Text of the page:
China to crack down on price rigging, heavy fines to be handed out

08:49, July 14, 2010      

Email | Print | Subscribe | Comments | Forum 

China will fine individuals and companies up to 2 million yuan (295,000 U.S. dollars) for circulating misleading or false information about price hikes, the country's top economic planner disclosed Tuesday.

The announcement by the National Development and Reform Commission (NDRC), the top economic planning agency, was part of efforts by the NDRC to curb price manipulation and profiteering in the country.

The suggested punishment measures to combat commodity hoarding and forcing up prices are now open to public debate until Aug. 13, after which it will be submitted to China's top legislature for a legislative reading, the NDRC said in an announcement on its website.

In case of serious offences, those who break the price regulations will lose their business licenses and be subject to confiscation of their illegal gains and receive fines up to five times their illegal gains, the NDRC said.

The NDRC further said it believed the price regulations would be helpful to handle the inflationary expectation and stabilize price levels.

Earlier this month, the NDRC set up two offices dedicated to control monopolistic behavior and curb market manipulation while it fined a number of farm produce traders in northeast China for conspiring to push prices higher.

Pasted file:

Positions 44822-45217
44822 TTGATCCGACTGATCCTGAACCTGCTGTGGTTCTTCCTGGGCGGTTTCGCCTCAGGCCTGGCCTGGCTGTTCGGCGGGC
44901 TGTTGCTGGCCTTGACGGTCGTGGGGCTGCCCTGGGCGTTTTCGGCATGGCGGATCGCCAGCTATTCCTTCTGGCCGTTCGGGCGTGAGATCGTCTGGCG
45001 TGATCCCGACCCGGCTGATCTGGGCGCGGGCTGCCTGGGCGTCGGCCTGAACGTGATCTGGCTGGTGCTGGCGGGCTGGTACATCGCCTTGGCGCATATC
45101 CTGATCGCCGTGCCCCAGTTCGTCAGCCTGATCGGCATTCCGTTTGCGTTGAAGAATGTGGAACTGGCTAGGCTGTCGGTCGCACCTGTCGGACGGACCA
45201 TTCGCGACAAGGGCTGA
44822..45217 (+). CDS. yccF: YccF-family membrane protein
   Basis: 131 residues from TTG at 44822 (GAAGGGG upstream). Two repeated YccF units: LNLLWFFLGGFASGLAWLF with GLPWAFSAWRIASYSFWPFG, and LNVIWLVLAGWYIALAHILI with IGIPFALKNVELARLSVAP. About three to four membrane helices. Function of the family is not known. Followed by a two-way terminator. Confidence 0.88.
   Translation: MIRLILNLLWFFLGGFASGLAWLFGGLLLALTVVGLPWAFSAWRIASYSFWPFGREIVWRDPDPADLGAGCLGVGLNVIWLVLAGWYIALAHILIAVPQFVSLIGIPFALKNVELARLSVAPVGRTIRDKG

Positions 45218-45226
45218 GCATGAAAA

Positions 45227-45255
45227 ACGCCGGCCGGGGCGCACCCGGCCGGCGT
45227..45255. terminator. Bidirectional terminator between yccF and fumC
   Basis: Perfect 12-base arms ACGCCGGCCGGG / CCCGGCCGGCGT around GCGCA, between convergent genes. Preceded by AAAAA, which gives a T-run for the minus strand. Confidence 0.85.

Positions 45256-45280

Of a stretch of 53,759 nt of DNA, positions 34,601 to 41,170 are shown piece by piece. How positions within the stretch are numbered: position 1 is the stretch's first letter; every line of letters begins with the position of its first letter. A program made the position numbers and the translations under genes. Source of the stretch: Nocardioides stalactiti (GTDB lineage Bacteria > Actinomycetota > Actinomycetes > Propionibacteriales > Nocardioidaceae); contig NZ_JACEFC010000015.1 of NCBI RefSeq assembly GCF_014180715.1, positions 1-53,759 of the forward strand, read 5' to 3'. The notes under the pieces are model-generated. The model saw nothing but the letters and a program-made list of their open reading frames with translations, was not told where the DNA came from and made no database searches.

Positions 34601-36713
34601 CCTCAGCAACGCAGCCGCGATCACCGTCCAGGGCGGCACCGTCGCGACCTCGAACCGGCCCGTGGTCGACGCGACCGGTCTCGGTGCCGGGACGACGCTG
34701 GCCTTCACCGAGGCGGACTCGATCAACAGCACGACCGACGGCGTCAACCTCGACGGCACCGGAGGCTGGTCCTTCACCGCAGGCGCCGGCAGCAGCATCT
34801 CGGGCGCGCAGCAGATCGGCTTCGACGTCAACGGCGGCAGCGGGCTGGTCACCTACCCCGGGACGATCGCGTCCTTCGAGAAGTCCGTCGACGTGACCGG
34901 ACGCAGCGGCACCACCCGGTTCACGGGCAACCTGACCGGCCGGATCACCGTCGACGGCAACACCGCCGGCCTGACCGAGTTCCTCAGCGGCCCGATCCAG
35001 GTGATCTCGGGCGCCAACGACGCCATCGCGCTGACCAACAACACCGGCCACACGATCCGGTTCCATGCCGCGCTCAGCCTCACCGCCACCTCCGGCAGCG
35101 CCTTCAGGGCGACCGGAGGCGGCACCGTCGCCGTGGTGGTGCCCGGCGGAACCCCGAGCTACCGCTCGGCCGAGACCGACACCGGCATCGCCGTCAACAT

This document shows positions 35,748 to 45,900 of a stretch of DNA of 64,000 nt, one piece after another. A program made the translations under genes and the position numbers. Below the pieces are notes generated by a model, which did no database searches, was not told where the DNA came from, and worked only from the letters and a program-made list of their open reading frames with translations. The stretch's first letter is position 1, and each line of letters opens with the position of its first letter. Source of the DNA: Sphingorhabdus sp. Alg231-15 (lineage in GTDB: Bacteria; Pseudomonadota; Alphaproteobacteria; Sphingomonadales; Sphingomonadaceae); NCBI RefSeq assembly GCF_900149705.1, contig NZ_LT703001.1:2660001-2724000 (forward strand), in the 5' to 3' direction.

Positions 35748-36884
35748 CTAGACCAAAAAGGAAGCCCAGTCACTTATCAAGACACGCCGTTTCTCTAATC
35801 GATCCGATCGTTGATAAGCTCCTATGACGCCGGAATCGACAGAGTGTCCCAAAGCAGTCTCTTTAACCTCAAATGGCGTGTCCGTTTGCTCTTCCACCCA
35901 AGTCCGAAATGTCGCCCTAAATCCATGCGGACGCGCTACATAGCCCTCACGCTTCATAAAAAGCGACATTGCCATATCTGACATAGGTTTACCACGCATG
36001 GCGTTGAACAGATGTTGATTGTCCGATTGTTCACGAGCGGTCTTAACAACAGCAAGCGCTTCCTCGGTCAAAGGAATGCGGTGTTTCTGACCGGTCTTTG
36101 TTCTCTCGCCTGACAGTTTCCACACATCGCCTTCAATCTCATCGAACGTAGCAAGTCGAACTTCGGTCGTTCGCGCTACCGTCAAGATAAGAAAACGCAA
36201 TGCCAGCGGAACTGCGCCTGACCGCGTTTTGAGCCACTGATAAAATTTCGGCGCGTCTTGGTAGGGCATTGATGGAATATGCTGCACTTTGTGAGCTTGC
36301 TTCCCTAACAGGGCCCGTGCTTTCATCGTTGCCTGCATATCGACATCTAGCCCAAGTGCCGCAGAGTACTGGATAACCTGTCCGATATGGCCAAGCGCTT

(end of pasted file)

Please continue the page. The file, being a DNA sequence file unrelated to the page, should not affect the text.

The hoarding of goods was mainly to blame for skyrocketing prices of garlic, mung bean and other farm products this year, jeopardizing the Chinese government's goal to keep the annual consumer price inflation at 3 percent in 2010.

China reported a 3.1 percent consumer price index year-on-year increase in May, exceeding the government's CPI growth target for the first time this year.

Last month the NDRC projected that China's CPI rate would be around 2.6 percent in the first half of this year. The National Bureau of Statistics has yet to announce the CPI data expected to be released this week.



  • Do you have anything to say?


Special Coverage
  • Premier Wen Jiabao visits Hungary, Britain, Germany
  • From drought to floods
Major headlines
Editor's Pick
  • On Sept. 28, tourists travel around the Mingshashan Scenic Area in Dunhuang, Gansu province by camel. With the National Day vacation right around the corner, more and more tourists from home and abroad are going to Dunhuang. Riding on a camel, they travel in the desert to enjoy the cities rare form of natural scenery. (Xinhua/Zhang Weixian)
  • Chinese forest armed forces work together with forest firefighters on Sept. 28. (Xinhua/Chai Liren)
  • Photo taken on Sept. 29, 2011 shows strong wind blows trees in Sanya, south China's Hainan Province. Typhoon Nesat heads towards south China and is moving at an average wind speed of 20 km per hour toward the west coast of China's Guangdong Province. (Xinhua/Hou Jiansen)
  • A fallen tree is seen on a road in Qionghai, south China's Hainan Province, Sept. 29, 2011. Typhoon Nesat was predicted to land in Hainan later Thursday, bringing heavy rainfalls to the island. (Xinhua/Meng Zhongde)
  • Arash Kamalvand (L) of Iran spikes the ball during the semifinal against South Korea at the 16th Asian Men's Volleyball Championship in Tehran, Iran, Sept. 28, 2011. Iran won 3-1 to advance to the final. (Xinhua/Ahmad Halabisaz)
  • A man visits "Thy Word Is Truth, the Bible Ministry Exhibition of the Protestant Church in China", during its opening at Mount Vernon Place United Methodist Church in Washington DC, capital of the United States, Sept. 28, 2011. Through the Bible's various Chinese versions, ancient or modern, as well as pictures, paintings, calligraphy, art works and historical documents, the exhibition was expected to give an overall understanding of how Bible was brought into China, how it was translated, published, distributed and loved. (Xinhua/Zhang Jun)
Hot Forum Discussion